Expected Council Action
In November, the Security Council is likely to renew certain elements of the Somalia sanctions regime that will expire on 15 November. Additionally, the Council is expected to hold a meeting on the implementation of the mandates of the UN Assistance Mission in Somalia (UNSOM) and the AU Mission in Somalia (AMISOM) with briefings likely from the heads of the two missions, James Swan and Francisco Madeira, respectively. The Council is also due to receive a report from the Secretary-General on the situation regarding piracy and armed robbery at sea. Authorisations for states and regional organisations in the fight against piracy and armed robbery off the coast of Somalia expire on 4 December.
The authorisation for AMISOM expires on 28 February 2021. The mandate of UNSOM expires on 31 August 2021.
Key Recent Developments
On 27 June, the chair of the Somali National Independent Electoral Commission (NIEC), Halima Ismail Ibrahim, advised the Federal Parliament that upcoming elections should be postponed because of logistical, financial and COVID-19 challenges. This led to a series of discussions and disagreements amongst the Federal Government of Somalia, the federal member states and Somali politicians. At the heart of the issue is the oft-repeated promise by Somali high-level officials that the next elections would be one person, one vote instead of the current clan-based system of indirect voting. The question for Somalia was whether to hold elections close to the time frame outlined in the Somali constitution or to honour the promise of direct voting, which would entail a delay. (The Constitution requires that parliamentary elections must be held every four years, and the last elections were held in 2016.)
A compromise was eventually reached between the five leaders of the federal member states and President Mohamed Abdullahi Mohamed “Farmajo”. Parliament approved the compromise on 26 September, as a result of which elections will be held under a modified indirect system to align with the previously approved electoral calendar. The system remains clan-based (with clans’ delegates choosing the members of the lower house of parliament, which in turn will choose the president), but there will be more electors taking part in parliamentary elections than ever before: 27,775 delegates from Somalia’s clans, almost twice as many as in the previous election. As per the new agreement, which was announced by the NIEC on 2 October, Somalia will hold legislative elections from 1 to 27 December and presidential elections on 8 February 2021. As part of the compromise, President Farmajo and the presidents of five federal states also agreed to form a 21-member dispute resolution committee to address any electoral issues that may arise during the election periods.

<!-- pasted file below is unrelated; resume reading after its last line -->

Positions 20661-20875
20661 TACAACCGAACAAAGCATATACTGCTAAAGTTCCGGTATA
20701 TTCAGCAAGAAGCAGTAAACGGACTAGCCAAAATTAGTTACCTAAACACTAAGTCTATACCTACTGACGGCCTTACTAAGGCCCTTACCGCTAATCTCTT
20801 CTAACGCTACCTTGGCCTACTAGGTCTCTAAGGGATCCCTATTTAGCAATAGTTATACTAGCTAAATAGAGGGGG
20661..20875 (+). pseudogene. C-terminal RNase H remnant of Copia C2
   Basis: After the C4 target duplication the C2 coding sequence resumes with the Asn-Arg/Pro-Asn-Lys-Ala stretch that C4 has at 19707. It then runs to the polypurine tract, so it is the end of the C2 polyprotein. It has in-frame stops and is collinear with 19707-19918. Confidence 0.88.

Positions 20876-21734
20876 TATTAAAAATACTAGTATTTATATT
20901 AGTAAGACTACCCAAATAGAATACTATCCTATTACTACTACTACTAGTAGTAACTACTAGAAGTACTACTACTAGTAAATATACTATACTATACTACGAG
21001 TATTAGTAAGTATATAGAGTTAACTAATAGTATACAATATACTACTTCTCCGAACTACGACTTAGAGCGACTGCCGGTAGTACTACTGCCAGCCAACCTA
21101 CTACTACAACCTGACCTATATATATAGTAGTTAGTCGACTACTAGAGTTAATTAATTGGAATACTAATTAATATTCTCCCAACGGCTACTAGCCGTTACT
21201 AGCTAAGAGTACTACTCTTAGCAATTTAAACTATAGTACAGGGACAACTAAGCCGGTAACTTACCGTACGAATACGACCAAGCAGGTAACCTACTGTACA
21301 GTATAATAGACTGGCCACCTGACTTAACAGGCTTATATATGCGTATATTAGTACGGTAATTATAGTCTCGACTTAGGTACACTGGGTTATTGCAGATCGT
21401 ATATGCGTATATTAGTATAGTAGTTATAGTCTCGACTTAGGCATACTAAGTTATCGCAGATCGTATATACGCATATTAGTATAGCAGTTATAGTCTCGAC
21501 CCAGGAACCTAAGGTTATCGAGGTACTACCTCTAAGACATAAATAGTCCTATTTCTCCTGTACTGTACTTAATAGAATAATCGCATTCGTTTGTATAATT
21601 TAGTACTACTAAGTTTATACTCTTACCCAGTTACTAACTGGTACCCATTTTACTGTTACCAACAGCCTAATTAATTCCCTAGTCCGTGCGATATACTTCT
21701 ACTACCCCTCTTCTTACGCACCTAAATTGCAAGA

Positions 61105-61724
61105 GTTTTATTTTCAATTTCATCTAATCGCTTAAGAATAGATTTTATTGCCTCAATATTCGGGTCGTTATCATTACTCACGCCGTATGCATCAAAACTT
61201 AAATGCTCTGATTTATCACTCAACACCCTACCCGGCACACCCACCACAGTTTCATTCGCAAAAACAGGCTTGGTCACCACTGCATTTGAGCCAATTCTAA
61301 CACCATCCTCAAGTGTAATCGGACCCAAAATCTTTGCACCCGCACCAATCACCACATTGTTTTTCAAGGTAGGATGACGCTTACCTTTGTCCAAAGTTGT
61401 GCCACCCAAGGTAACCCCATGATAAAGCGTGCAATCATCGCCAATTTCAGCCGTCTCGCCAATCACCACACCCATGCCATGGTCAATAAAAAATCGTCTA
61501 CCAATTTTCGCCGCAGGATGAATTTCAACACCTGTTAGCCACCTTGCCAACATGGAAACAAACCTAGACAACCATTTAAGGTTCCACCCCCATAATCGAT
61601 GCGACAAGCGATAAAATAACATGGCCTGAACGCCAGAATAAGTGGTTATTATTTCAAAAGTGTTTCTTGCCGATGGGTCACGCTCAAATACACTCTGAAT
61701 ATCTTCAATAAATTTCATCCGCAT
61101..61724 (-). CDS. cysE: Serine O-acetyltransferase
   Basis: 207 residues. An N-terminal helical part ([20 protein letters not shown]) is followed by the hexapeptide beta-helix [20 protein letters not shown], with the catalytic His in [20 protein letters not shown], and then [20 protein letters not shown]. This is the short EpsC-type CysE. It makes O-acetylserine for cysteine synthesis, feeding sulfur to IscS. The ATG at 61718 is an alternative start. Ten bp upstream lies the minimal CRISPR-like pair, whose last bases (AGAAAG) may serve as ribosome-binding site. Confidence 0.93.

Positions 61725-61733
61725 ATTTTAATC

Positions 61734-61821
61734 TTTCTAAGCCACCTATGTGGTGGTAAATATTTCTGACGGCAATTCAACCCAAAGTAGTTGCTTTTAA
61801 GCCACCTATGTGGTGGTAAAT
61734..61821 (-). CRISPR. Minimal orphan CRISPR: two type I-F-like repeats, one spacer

Human Rights-Related Developments
During its 45th session, the Human Rights Council (HRC) considered the report (A/HRC/45/52) of the independent expert on the situation of human rights in Somalia, Isha Dyfan. On a positive note, Dyfan highlighted the commitment of the Somali government to improving the situation of human rights in the country by protecting civilians from harm in a manner that respects international humanitarian law and human rights and to strengthen accountability and the rule of law. Dyfan emphasised in the report, however, that despite the Somali government’s efforts, “significant gaps” remain.
On 6 October, the HRC adopted without a vote resolution 45/27, renewing the mandate of the independent expert on the situation of human rights in Somalia for a year. Resolution 45/27 also emphasised the Security Council’s resolution 1325 and subsequent Council resolutions regarding women, peace and security, and it recognised the Somali cabinet’s endorsement of a Somali women’s charter to “strengthen women’s participation in peacebuilding and socio-economic progress in the stabilization and rebuilding efforts for Somalia”.
The Council initially imposed a comprehensive arms embargo on Somalia on 23 January 1992 with the adoption of resolution 733 and established a sanctions committee through resolution 751 of 24 April 1992. The authorisation of the sanctions regime remains open-ended, but there are a few elements that must be renewed each year. On 15 November 2019, the Council adopted resolution 2498, renewing for one year the partial lifting of the arms embargo on Somali security forces, the authorisation for maritime interdiction to enforce the embargo on illicit arms imports and charcoal exports, and humanitarian exemptions to the sanctions regime. The Council must also renew the mandate of the Sanctions Committee’s Panel of Experts every year.